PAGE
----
And so we played with no one behind one goal and the Spurs fans behind the other. It's a strange one isn't it? Previously the upper tiers have been closed and we've been told it is the manager who prefers the crowd close to the action. This time we shut one of the lower tiers, and the one that we should always be aiming to fill to improve any atmosphere.
Apart from a few chants from the Spurs fans, there was precious little atmosphere in the ground particularly in the first half when the teams might as well not have bothered coming out.
The teams that did come out showed Burnley making just two changes from the team that started at Newcastle. Danny Lafferty came in at left back with Ben Mee moving into a central role with Jason Shackell out injured and the only other change saw Michael Kightly play for David Jones, the latest to fall victim of the bug that forced Dean Marney off at St. James' Park and prevented Sam Vokes from pushing for a place.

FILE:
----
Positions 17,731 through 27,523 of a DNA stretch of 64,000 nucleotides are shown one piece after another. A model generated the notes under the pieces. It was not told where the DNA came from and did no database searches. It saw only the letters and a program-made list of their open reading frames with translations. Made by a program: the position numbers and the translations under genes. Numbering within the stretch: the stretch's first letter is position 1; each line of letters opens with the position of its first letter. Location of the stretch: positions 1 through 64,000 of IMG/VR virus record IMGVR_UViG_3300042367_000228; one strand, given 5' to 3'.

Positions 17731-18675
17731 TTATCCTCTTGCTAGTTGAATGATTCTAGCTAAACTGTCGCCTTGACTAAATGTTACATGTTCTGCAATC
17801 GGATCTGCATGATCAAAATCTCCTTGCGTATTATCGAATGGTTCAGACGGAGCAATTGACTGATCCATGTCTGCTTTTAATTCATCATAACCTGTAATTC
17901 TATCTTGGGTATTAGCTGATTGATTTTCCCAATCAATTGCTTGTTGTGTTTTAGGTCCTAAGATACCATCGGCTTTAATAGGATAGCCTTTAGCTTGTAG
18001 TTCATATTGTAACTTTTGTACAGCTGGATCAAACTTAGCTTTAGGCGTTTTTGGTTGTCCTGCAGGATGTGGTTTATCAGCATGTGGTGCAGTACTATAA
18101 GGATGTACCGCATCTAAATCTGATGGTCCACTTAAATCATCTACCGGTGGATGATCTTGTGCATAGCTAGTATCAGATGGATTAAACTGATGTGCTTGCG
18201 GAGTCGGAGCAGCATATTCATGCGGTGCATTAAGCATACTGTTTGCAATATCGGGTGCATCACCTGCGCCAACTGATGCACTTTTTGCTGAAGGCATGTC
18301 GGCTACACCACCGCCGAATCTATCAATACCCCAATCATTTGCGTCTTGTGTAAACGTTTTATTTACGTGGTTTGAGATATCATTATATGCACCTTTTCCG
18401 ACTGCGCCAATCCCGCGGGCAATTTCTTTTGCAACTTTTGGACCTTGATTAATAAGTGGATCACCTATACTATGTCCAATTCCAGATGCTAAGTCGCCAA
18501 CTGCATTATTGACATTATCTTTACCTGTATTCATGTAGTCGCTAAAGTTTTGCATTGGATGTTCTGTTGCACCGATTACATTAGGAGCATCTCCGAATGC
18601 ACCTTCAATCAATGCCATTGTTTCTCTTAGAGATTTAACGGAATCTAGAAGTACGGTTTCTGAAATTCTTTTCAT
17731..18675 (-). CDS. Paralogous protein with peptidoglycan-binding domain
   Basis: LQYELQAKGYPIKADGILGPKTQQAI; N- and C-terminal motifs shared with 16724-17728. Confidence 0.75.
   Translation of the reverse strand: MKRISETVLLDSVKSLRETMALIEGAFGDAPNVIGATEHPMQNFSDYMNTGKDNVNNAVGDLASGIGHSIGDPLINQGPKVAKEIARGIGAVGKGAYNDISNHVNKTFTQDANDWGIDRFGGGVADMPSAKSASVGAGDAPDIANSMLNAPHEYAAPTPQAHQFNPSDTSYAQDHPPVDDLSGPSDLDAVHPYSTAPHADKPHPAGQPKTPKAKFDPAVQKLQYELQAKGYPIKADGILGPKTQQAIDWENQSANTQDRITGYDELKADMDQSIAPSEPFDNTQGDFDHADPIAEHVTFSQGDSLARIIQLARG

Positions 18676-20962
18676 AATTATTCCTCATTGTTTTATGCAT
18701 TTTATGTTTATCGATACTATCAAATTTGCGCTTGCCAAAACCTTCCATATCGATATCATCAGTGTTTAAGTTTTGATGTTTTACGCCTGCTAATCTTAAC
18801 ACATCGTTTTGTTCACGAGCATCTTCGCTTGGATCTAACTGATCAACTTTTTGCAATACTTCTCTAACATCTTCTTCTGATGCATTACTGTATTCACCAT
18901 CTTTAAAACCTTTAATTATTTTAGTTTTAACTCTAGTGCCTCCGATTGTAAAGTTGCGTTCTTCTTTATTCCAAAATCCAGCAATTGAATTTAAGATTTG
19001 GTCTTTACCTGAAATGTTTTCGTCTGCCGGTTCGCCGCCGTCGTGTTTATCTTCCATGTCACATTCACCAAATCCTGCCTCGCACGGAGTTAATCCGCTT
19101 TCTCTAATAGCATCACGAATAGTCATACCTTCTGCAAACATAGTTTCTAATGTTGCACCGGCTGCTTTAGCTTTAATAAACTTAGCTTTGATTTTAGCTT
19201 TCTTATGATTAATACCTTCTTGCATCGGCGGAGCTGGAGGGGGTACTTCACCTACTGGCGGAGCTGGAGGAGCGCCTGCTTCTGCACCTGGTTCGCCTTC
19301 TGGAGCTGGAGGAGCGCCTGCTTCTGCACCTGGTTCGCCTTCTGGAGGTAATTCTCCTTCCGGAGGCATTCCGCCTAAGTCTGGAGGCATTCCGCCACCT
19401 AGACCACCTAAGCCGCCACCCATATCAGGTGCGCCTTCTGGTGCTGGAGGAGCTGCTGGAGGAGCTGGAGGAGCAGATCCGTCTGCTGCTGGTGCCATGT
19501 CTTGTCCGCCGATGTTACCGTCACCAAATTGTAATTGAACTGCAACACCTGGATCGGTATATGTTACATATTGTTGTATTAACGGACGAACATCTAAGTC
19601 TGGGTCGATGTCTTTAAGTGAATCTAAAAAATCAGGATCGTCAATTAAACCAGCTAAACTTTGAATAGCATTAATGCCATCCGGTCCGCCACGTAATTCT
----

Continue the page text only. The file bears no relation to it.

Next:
I'd like to write expansively about the first half but with neither side having a shot at goal, and I don't just mean on target, there really is nothing to write about. It was dire stuff and most people sat around me looked totally relieved when referee Roger East actually got a decision correct in blowing for half time.
Thankfully, there was some improvement after the break but unfortunately it led to Spurs taking the lead. They brought on Harry Kane at half time and their whole performance lifted as they attacked their own fans.
There was some excitement when they had a corner cleared and then got the first effort on goal of the night. Kane then came close to scoring before Danny Ings, at the other end, forced Michel Vorm into a save which he just grabbed at the second attempt as both Kightly and Ashley Barnes closed in.
But it was Spurs who went in front on 56 minutes when Chadli collected a ball from Ben Davies and shot past Tom Heaton.
At that point I thought Spurs were going to finish off the job. They pushed looking for a second and Heaton saved to deny Kane and then it all seemed to die a death again.